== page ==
Our post about ending our blog has overloaded our blog server … again. We’ve been getting this screen every now and then since the morning, and in the past few hours, we’ve received a handful of panicked messages from readers who also got this screen and thought we totally went offline without fair warning.

In a clever twist, we realized some truths on the very day when truth is purposely suspended.

Truth #1: Creating a spoof video is pretty darn fun.

Truth #2: Watching the reaction unfold online was highly entertaining.

Truth #3: We felt flashes of guilt whenever someone immediately responded with heartfelt farewell messages before watching the video.

Truth #4: It was all worth it as people got the joke and laughed.

Truth #5: Our readership has the best sense of humor.


Julie and Martin: The End of Our Blog

Julie and Martin, Julie Martin, Julie and Martin Blog


Martin and I always hoped that when the time to end this blog arrived, we would know it.

And we know it now. After 10 years, we’ve decided to end our blog. Of course, this may seem sudden, but it’s an idea we’ve been tossing around lately. We realize that we have many loyal readers — many who have been with us for years — and we know we owe you guys an explanation as to why we’re closing up shop.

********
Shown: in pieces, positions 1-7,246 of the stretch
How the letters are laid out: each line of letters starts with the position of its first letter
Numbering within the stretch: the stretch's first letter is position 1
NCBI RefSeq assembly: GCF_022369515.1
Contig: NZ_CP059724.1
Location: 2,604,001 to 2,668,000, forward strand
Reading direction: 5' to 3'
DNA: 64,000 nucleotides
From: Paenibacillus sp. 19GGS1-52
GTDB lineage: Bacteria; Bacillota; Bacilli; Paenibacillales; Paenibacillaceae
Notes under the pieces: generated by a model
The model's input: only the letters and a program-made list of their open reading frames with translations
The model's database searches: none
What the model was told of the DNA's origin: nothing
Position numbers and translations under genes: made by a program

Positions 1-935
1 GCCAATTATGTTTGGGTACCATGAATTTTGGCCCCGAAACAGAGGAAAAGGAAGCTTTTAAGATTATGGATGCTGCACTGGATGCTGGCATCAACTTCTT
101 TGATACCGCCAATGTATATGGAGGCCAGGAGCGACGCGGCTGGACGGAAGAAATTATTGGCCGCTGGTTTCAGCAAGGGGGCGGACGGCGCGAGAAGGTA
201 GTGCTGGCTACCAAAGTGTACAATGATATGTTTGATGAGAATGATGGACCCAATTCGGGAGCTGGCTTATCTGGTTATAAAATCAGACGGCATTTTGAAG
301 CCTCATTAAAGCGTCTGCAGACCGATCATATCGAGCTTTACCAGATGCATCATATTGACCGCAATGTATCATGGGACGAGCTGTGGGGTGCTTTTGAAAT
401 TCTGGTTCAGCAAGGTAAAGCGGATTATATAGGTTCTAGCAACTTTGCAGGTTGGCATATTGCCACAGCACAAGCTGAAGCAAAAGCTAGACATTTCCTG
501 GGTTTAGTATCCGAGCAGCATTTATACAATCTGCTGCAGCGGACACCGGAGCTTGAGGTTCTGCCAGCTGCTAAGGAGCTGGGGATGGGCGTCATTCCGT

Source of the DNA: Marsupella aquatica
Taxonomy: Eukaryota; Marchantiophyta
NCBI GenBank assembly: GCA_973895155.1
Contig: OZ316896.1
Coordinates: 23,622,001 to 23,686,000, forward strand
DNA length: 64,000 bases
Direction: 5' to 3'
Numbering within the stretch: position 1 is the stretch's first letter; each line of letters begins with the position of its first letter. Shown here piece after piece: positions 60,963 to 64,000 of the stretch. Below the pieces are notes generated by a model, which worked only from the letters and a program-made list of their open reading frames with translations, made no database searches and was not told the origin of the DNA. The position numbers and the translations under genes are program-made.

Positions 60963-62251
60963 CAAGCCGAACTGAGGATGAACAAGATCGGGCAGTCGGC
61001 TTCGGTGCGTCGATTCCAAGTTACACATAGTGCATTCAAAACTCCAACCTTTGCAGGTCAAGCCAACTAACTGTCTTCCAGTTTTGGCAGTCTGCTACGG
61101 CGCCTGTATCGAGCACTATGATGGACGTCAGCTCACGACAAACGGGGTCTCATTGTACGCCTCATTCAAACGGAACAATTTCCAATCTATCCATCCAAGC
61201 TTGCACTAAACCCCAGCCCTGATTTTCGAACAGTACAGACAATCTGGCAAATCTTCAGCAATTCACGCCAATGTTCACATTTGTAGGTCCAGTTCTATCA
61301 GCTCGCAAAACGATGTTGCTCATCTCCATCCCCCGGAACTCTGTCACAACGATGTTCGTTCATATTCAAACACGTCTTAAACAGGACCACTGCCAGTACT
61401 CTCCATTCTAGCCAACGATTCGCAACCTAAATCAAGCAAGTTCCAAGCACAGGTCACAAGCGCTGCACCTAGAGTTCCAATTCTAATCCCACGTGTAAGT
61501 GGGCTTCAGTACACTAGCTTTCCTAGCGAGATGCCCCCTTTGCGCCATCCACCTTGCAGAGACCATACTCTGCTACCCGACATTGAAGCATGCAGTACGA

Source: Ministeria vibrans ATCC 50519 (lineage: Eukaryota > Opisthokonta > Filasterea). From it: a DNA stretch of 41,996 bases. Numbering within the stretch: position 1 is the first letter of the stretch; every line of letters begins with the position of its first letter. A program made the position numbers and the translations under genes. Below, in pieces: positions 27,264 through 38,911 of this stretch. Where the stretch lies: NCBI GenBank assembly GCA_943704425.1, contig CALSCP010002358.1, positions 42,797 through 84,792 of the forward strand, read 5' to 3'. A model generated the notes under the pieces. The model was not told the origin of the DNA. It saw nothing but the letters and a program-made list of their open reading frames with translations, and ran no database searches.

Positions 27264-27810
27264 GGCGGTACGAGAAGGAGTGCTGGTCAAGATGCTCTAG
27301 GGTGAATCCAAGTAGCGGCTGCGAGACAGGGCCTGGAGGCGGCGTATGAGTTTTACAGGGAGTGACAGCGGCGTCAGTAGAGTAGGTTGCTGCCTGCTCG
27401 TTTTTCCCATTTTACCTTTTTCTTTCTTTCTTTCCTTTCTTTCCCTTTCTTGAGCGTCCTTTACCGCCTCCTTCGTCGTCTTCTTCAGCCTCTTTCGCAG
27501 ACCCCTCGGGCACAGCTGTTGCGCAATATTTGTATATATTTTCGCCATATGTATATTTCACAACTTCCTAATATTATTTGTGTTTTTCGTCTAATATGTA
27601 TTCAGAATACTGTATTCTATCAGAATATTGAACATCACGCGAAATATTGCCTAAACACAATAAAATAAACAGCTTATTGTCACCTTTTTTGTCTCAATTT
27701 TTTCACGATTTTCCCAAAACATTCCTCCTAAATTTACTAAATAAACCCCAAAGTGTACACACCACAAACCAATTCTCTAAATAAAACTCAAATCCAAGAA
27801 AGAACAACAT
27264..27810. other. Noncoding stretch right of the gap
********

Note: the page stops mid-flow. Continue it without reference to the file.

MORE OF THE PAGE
So, we’ve made a video for you. We hope it’s a video that explains our decision, and reflects on the wonderful ride it’s been for all of us.

Just like we’ve told countless military friends as we’ve moved place to place … this is only goodbye for now.


And for those who are still not sure what all this means, this may also clarify some things HERE.


Post edit on April 2014 – This was the post that crashed our blog. Read about how our numbers spiked and you guys showed you love us. You really really love us. 🙂

Things That Go Bump

Here’s something that I freely admit: I was 22 years old before I stopped hiding underneath my blankets during thunderstorms at night.

And when I say that I was hiding under my blankets, I mean it. I was burrowed underneath every layer with pillows stacked on top with my hands clamped over my eyes and my thumbs drilled into my ears.

I didn’t want to see it.

I especially didn’t want to hear it. I did this as a child. I did it as a teenager. I did it as a single Airman living by myself in my dorm in Germany. It wasn’t until the spring of 2003, when I was married and six months pregnant with Miss C, that I stopped. I remember the exact moment of my realization, too. I was in Ohio alone visiting my family at the time, sleeping in my parents’ guest room, when a violent Midwest storm whipped around the house.